I like reading, and reading in Portuguese seemed like a good way to increase my vocabulary, but do you need to be fluent to read a whole book? I mean, there are a lot of words in a book, right? Well, no is the short answer. The trick is to think about what kind of book you want to read, and to have a flexible approach to how you read. Here are a few thoughts. Here are a few thoughts about different types of book.
Books Like “Spot’s First Walk” (in Portuguese “O Primeiro Passeio Do Bolinha“) or “We’re Going on a Bear Hunt” (“Vamos à Caça do Urso“) are a good way for children to learn, for sure, because they have a lot of pictures, which not only makes them more interesting, but also give valuable context to help children (and you!) crack the code of the words and their meanings. There’s also a lot of repetition, which can be helpful. They are a bit limited though. In an average children’s book you’re only really getting a few dozen words, so you will probably want to move on to something a bit meatier fairly soon.
Comics and Graphic Novels
Now we’re talking! Comics retain the main benefit of children’s books – the illustrations – but they tend to be longer and have more variety in subject matter, meaning you can read horror stories, comedies or adventure stories this way. When I was learning French at school I cribbed a lot of good words and phrases from Tintin and Asterix
comics, and I have continued that habit in Portuguese. Now, there are those who would tell you that Asterix books are children’s books and belong in the previous section. These people are fools and don’t know what they’re talking about. I’m pretty sure Goscinny and Uderzo only started writing the books as a gift to language-learners the world over.
If super-heroes are more your scene I’m sure you can find those too, but give Asterix a try.
Novels You’ve Read in English
This can be a pretty good line of attack. You’ve read the book so you know the story and hopefully there won’t be too many surprises and that will save you a few trips to the dictionary. Be careful though: one of the unhappiest reading experiences I had was trying to read P G Wodehouse in Portuguese. I love P G Wodehouse, but what I like best is his playful use of language, and of course that doesn’t survive being translated slowly from Portuguese. It was a complete bust and I stopped after a couple of pages. Likewise, Harry Potter and the Philosopher’s Stone is a book I enjoyed but I’ve seen the movie too and I found myself getting bored quite early on. Matadouro Cinco (Slaughterhouse 5) by Kurt Vonnegut, the first book I managed to finish in Portuguese, is another favourite book, but it’s a novel of ideas and I hadn’t read it for years and years, so it was easy to follow along but I still had a few nice surprises along the way.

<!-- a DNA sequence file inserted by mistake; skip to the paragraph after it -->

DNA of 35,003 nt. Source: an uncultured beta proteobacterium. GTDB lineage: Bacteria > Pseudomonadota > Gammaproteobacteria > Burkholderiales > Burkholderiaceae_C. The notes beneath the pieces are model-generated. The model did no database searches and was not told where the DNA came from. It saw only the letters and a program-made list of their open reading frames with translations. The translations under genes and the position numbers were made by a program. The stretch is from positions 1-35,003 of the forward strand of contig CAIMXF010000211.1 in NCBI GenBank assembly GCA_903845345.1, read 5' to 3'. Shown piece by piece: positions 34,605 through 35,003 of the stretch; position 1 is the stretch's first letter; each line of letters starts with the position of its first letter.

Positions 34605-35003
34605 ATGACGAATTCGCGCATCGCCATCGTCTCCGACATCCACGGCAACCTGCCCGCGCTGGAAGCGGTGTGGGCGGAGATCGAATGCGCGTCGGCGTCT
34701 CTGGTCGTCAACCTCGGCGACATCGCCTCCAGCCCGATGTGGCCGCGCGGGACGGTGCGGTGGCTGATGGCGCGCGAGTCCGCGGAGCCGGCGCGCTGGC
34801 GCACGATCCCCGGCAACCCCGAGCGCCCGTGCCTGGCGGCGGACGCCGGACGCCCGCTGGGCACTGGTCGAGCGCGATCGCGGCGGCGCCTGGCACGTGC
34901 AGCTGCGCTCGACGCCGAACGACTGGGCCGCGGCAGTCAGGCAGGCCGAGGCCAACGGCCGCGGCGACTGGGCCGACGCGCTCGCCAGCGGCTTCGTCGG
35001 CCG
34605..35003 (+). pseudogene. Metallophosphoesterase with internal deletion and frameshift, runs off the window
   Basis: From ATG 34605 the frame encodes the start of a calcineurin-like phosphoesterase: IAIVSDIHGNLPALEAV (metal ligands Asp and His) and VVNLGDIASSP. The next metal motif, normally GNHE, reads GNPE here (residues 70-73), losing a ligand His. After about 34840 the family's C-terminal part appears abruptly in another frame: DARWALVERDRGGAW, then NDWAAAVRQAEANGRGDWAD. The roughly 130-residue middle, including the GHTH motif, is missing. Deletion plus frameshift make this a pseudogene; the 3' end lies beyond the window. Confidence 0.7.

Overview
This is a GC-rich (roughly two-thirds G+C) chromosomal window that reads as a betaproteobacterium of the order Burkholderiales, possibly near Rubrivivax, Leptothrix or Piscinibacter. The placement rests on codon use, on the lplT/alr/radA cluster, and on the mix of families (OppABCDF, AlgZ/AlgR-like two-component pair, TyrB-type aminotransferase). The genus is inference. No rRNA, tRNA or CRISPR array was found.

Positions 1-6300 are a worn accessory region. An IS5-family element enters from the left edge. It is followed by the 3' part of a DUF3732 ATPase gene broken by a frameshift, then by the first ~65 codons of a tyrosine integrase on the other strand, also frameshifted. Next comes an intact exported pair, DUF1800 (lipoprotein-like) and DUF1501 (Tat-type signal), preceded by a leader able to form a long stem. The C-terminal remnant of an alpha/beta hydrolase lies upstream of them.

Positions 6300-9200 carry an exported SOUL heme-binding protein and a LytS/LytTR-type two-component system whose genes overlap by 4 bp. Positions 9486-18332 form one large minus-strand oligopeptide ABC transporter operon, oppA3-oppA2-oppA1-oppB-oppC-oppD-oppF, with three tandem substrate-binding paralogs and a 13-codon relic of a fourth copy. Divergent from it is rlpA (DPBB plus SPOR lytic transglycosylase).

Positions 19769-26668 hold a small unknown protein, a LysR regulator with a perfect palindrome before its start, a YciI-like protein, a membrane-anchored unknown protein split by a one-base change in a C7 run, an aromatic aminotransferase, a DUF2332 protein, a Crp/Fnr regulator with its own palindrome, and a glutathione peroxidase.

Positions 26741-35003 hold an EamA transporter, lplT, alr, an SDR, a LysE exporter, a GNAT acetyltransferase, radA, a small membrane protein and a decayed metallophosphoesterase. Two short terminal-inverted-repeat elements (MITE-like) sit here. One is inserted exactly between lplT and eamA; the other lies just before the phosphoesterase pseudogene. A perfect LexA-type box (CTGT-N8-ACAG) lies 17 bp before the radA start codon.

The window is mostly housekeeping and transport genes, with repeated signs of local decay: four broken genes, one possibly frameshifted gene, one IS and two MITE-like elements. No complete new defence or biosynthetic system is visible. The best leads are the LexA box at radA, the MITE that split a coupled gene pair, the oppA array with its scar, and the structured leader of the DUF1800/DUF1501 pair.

Why not? You’ll have far fewer clues along the way, so it’ll be tougher going, but if you feel up to it, it might be a fun thing to do, and just as exciting as reading any other new novel. Just make it a good one.
Reading a basic introductory book about a subject you enjoy can be a very good way of starting out in reading. I recently finished “Do Primeiro Quilómetro à Maratona” (“From the First Kilometre to the Marathon”) by Jéssica Augusto. It’s a running book, and I’m a runner, so it had a few advantages:
- I was familiar with the jargon so I could get a lot of words from context.
- I learned a lot of words that I can use in my everyday life when discussing my interests
- I actually learned some new things about running too
- It’s broken down into easy, manageable sections that I could read in a lunch-hour without having to worry about following the thread of a novel
Non-fiction can cover a variety of topics, of course, from car-maintenance to three-volume histories of the world, so maybe this section needs to be broken down more, but I haven’t tried to read Das Kapital or “Eats, Shoots and Leaves” (hm, what would that be? “Come, Tire e Parte” I suppose, but I bet there isn’t a translation) so I can’t speak with much authority.
Classics From the Language You’re Learning
I have shied away from this so far but it is definitely on my list of things to do when I am a bit stronger in the language because it’s a good way of getting to know more about the culture as well as the language. Are the two even separable? Discuss.
In Portuguese, I think the big four (as far as my limited understanding goes) would be
- Luís Vaz De Camões, author of “Os Lusíadas“, and very much the Portuguese equivalent of – say, Shakespeare, Dante or Cervantes.
- Fernando Pessoa, author of The Book of Disquiet (O Livro Do Desassossego), who wrote as four different people, any of whom, on their own, could rank among the best poets in Europe.
- Eça de Queirós, author of “Os Maias“. He isn’t well known outside of Portugal these days, as far as I know, but he certainly was once . I just looked at his Wikipedia page, and it says that Zola once regarded him as greater than Flaubert, which is pretty high praise.
- Jose Saramago, author of Blindness, among many others, and a recent winner of the Nobel Prize for Literature.
I’m definitely going to read all four eventually, but I’ll stick to the poems of Pessoa and the novels of Saramago at first. E de Q can wait a while, and Camões… well, I don’t know that I’ll ever be up to reading his stuff, I’m afraid. As for The Book of Disquiet, I believe it’s quite existentialist, so I am probably going to wuss out and read it in English. There are braver souls out there though, and there’s a guy on Memrise who has made a course based on new vocabulary he has learned by dictionarying his way through it.
I have some other books written by Portuguese writers too, like “Bichos)” (“Beasts”) by Miguel Torga and Bifes Mal Passados by João Magueijo, and m’lovely wife has a lot more. If there are any Portuguese people reading this, I’d love to hear your suggestions for other books to try.